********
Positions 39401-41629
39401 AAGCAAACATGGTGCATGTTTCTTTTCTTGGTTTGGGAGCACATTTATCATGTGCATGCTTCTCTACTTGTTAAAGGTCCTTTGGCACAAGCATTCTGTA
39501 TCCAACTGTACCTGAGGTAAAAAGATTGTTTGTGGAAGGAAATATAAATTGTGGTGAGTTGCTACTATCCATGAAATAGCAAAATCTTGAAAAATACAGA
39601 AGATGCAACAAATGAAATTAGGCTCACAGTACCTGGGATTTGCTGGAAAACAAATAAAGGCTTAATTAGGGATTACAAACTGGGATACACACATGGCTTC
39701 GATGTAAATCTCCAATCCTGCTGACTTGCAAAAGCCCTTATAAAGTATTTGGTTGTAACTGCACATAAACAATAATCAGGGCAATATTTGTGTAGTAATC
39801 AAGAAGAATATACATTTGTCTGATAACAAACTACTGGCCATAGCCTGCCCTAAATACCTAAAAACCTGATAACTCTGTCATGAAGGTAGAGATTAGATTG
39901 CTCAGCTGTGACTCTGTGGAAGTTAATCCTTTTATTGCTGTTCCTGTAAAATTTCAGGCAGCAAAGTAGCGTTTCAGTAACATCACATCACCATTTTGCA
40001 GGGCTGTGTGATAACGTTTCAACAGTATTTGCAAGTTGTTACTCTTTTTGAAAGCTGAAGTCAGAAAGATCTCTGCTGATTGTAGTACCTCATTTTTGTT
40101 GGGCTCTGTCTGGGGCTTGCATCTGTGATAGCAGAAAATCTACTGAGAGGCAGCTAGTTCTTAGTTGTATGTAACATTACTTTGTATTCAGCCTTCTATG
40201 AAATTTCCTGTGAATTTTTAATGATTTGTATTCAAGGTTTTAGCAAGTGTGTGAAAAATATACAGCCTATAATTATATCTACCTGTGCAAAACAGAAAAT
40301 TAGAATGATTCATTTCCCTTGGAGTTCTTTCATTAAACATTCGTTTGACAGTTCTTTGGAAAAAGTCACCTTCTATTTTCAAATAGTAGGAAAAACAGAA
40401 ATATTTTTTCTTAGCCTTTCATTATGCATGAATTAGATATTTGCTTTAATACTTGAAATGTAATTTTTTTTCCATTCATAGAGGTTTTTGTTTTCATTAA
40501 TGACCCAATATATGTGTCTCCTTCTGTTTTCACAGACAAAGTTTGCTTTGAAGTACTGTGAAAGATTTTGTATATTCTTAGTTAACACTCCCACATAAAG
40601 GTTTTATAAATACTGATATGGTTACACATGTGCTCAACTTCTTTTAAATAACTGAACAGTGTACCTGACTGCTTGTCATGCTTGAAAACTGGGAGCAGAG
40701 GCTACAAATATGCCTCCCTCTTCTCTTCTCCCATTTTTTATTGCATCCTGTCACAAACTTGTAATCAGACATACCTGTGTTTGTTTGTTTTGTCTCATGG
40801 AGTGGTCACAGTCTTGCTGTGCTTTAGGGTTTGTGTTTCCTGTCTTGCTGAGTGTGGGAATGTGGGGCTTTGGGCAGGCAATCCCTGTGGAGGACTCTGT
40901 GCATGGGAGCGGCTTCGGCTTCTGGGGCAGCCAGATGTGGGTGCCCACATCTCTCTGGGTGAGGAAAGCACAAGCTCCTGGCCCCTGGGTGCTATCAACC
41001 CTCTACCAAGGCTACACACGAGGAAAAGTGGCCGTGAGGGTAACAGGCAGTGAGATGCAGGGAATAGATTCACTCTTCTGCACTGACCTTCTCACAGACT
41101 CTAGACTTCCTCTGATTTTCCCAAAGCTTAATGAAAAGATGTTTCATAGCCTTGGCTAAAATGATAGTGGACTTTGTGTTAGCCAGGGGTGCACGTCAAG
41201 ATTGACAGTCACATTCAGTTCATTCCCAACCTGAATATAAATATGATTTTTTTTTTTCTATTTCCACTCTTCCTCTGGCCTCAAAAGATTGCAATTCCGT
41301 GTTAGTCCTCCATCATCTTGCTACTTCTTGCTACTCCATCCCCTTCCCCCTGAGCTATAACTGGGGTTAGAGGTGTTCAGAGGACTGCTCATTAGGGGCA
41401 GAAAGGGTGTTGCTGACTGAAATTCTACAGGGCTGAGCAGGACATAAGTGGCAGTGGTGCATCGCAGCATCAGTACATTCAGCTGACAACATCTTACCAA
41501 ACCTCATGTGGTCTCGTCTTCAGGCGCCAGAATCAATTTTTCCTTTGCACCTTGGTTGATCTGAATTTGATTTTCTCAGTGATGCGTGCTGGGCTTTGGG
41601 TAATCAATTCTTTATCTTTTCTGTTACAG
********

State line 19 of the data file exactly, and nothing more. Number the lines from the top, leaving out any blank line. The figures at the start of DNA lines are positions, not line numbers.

41101 CTAGACTTCCTCTGATTTTCCCAAAGCTTAATGAAAAGATGTTTCATAGCCTTGGCTAAAATGATAGTGGACTTTGTGTTAGCCAGGGGTGCACGTCAAG